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Ethics & the Environment 8.1 (2003) 22-36



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Art or Nature?
Aristotle, Restoration Ecology, and Flowforms

Trish Glazebrook


He to whom nature begins to reveal her open secrets will feel an irresistible yearning for her most worthy interpreter: Art. 1

Aristotle believed strongly in a distinction between artifact (technê) and nature (physis). He intended by "technê" more than is generally understood by the contemporary term "art," for he meant anything produced by human intention. For example, for Aristotle medicine was technê in that the doctor produces health. The key point in distinguishing art from nature for him was that things in nature grow and develop on the basis of an internal principle of change, whereas artistic production requires an outside agent. There are some complications with the Aristotelian account: are the spider's web and the bird's nest art or nature? Aristotle can respond to this problem easily enough by arguing that spiders and birds create on the basis of instinct, while reason is requisite for artistic production. Yet some art may not meet this definition: artists may not always have a full conception of the work to be produced prior to its execution. Creativity can be emergent rather than intentional during the productive process, and may arise, for example, from the artist's interaction with the chosen material. [End Page 22]

Despite these objections to the Aristotelian distinction, however, his analysis of the differences between art and nature can be usefully applied to recent debates in restoration ecology in order to argue that the human capacity to restore nature does not justify its destruction. Nature cannot be "faked," that is, recreated through art. Furthermore, the Aristotelian analysis has been influential historically by providing a conceptual basis for the technological domination of nature, as if nature were nothing more than matter upon which form can be imposed. Yet there are alternative possibilities in Aristotle's account that ecologically-minded art can bring to fruition. I will use Aristotle's analysis to suggest a potential resolution of the "faking nature" debate, and accordingly to show how contemporary, ecologically-minded art can promote an ideology of production that works with rather than against nature.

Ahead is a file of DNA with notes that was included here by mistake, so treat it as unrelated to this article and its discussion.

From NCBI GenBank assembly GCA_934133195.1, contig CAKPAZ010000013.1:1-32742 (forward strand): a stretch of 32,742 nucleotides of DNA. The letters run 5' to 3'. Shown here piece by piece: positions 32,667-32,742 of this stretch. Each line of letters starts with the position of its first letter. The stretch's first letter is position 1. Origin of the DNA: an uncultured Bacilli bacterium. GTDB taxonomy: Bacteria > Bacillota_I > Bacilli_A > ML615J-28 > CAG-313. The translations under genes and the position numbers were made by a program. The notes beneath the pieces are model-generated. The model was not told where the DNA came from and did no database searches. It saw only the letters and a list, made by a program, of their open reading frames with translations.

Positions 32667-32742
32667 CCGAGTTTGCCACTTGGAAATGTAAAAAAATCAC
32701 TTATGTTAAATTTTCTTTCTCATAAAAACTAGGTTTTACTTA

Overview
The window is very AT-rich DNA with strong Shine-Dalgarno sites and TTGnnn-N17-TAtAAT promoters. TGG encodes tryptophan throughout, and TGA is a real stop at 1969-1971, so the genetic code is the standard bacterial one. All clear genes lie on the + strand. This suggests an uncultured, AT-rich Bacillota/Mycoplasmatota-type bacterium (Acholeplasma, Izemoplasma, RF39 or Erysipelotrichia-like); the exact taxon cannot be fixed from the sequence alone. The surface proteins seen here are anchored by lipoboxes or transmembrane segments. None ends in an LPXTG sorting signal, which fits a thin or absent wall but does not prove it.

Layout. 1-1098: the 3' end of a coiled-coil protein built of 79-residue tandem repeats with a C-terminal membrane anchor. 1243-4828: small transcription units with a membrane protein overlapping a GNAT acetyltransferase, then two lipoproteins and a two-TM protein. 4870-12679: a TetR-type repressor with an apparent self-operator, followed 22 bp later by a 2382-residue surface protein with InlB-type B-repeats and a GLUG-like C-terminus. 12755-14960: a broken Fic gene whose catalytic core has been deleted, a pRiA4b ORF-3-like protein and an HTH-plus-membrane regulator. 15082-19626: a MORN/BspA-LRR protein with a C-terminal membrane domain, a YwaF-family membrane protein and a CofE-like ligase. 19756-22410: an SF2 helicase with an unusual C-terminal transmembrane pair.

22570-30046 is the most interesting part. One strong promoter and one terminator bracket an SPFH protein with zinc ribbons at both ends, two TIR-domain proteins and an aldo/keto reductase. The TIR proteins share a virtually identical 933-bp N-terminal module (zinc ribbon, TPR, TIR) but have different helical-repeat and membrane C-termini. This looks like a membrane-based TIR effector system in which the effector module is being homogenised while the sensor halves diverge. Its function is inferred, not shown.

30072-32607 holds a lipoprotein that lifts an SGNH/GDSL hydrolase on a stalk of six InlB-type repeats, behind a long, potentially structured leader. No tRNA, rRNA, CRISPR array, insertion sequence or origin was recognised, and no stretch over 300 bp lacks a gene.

Robert Elliot argues that restoration ecology does not justify environmental destruction, because faked nature (that is, nature re-created by human artifice) is not as valuable as the original. 2 I will call this claim, which is based on the idea that restoration is analogous to artistic production, "the Elliot view." I will first assess the Elliot view, and give reasons why I sympathize with his conclusions, yet find his arguments unconvincing. Second, I will present Aristotle's distinction between nature and art, with emphasis on his arguments that nature is goal-directed, in order to give content to the claim that nature has intrinsic value. Third, I will look at restoration policies and practices in the oil industry in Alberta, Canada, to establish a praxical notion of restoration, and to support Elliot's claim that nature cannot be faked. I have chosen oilfield restoration as a working example for the sake of the general methodological principle that praxes without reflections are blind, while reflections that transcend the lifeworld are empty; and specifically because Alberta leads the industry in restoration standards and practices. Finally, I will use Flowforms to argue that ecologically-minded art can demonstrate how production of artifacts need not affirm a logic of domination, but rather can open a space for an alternative conception of the human relation to nature.

The Elliot View

Elliot's view depends on distinguishing nature from art, and attributing a greater value to the natural. On what basis should we accept this value-hierarchy? The reasons Elliot gives are less than convincing. Ultimately his arguments rest on two points: that copies are not as good as [End Page 23] originals; and that even if an ecosystem's value could be fully restored, the value lost in the time between despoilation and restoration is irrecoverable. He simply finds "naturalness" to be more valuable than artifice. But he is not alone in...

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Additional Information

ISSN
1535-5306
Print ISSN
1085-6633
Pages
pp. 22-36
Launched on MUSE
2003-06-27
Open Access
No
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